Stanford's large-scale map of New Zealand
- New Zealand published under the direction of the Committee of General Literature and Education appointed by the Society for Promoting Christian Knowledge and of the National Society.
- STANFORD, Edward
- Edward Stanford,
- Publication place
- Publication date
- 1015 by 835mm (40 by 32.75 inches).
Lithographed map, hand-coloured in outline, folding into original blue cloth case with publisher's label.
A map of New Zealand, divided into colour-coded regions and showing missionary stations. The British government was encouraging migration to New Zealand after establishing sovereignty over the islands in 1840. They were helped by the discovery of gold, which attracted droves of prospectors in mid-nineteenth century. The impact of the gold boom can be seen in the place names, like Nugget Point.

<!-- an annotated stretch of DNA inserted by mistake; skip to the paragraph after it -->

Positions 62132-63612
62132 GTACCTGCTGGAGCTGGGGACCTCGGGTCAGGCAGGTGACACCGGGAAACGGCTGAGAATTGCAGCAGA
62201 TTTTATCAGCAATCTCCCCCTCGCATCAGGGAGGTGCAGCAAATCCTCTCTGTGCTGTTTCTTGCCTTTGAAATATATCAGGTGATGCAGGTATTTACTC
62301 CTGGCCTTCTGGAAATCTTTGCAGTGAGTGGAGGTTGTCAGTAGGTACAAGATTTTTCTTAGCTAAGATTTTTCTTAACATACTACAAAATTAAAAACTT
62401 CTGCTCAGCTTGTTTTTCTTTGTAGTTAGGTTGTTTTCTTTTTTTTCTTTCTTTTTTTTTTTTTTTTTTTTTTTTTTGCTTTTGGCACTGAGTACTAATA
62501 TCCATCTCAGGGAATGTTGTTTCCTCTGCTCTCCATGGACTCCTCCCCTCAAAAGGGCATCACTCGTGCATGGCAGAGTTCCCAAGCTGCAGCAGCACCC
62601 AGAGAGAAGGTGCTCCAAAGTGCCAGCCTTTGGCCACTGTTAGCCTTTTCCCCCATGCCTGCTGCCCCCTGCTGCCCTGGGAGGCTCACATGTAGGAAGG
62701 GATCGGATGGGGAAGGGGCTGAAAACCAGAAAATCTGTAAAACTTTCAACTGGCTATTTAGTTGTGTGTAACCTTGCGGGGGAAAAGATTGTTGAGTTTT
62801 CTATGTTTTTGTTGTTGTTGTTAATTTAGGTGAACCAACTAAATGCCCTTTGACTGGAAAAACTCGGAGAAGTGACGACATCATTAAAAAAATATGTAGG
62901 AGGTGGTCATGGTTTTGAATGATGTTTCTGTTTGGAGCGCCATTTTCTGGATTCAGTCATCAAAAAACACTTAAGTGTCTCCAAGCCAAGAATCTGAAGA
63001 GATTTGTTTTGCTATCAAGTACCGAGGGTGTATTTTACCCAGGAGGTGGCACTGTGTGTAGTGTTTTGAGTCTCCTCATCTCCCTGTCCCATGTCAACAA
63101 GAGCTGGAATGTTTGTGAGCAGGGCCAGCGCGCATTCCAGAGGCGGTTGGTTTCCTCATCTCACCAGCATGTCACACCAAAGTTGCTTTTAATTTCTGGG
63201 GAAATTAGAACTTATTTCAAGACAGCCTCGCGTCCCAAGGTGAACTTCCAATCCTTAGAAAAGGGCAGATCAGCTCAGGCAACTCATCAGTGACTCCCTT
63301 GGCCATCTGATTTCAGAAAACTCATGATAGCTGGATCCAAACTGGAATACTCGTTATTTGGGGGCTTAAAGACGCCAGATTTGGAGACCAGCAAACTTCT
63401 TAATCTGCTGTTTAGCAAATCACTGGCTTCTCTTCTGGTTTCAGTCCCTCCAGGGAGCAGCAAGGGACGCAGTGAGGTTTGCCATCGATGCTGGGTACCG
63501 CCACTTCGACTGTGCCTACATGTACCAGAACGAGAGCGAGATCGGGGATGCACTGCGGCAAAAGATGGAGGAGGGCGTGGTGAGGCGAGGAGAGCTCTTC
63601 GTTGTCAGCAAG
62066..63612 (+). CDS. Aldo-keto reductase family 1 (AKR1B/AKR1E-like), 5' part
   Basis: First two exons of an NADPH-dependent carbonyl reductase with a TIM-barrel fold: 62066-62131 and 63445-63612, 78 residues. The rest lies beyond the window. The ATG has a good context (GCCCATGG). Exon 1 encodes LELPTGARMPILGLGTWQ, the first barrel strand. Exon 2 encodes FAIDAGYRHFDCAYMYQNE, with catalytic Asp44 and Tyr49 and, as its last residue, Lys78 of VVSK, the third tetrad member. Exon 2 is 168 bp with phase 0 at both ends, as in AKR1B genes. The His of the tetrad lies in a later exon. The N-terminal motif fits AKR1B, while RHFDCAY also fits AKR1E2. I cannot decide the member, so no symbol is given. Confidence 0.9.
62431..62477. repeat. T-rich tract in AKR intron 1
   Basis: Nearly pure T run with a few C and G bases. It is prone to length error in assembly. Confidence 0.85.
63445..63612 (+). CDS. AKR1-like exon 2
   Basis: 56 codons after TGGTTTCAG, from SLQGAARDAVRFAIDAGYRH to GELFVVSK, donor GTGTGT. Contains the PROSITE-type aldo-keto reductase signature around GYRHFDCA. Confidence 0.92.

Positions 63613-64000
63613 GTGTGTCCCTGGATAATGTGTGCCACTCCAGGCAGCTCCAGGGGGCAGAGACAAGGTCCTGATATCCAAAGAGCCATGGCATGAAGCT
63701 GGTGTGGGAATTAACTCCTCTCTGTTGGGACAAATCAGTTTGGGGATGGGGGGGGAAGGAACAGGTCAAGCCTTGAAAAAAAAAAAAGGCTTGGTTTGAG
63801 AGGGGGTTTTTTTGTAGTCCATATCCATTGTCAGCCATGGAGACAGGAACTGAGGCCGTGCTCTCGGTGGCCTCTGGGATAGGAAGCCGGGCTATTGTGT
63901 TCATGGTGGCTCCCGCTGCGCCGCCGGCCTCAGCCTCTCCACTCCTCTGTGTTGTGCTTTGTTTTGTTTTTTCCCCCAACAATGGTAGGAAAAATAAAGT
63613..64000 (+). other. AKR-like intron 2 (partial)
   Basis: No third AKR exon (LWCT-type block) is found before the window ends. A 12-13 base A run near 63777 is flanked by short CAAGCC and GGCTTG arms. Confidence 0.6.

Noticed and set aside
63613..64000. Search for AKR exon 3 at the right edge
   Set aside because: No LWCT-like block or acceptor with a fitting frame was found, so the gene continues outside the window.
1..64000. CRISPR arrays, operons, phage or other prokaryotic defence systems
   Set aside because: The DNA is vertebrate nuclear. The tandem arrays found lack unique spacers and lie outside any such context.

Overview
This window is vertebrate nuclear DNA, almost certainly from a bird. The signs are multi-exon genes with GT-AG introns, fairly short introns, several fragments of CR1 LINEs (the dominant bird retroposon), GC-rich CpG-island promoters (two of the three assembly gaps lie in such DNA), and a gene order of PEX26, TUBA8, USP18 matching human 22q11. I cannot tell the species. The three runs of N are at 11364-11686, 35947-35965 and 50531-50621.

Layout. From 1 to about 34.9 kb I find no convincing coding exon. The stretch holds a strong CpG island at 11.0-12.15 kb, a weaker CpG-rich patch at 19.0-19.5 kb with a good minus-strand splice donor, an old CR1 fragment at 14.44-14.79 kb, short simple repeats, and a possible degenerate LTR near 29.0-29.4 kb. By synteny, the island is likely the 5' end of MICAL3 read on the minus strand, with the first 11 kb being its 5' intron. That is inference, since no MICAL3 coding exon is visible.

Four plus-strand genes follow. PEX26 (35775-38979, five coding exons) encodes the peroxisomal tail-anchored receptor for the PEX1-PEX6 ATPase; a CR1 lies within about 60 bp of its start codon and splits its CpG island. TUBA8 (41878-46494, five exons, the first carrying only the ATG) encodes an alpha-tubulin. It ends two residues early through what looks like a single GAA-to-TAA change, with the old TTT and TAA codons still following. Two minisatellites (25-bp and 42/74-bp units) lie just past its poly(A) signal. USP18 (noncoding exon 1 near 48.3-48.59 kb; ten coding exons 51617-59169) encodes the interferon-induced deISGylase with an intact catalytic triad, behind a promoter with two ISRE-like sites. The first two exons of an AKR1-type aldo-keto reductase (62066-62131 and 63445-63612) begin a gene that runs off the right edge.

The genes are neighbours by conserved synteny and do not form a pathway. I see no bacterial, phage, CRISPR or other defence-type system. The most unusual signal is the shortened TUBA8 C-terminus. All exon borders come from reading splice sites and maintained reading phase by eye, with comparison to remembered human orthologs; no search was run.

The present map was commissioned by the Society for the Promotion of Christian Knowledge - the oldest Anglican missionary organisation - and the National Society, part of the Anglican Church, which was set up in 1811 to provide schools for poor children.
Edward Stanford (1827-1904) was a highly successful publisher, known for his accurate maps of London. He began his career working for Trelawny Saunders, an enterprising mapmaker who supplied a daily weather chart for the Great Exhibition. Stanford started his own business in 1853, was elected a fellow of the Royal Geographical Society the following year and set about expanding the cartographical aspect of the firm. He bought the stock of the Society for the Diffusion of Useful Knowledge in the early 1850s.
Cartographic Items Maps 213.a.17.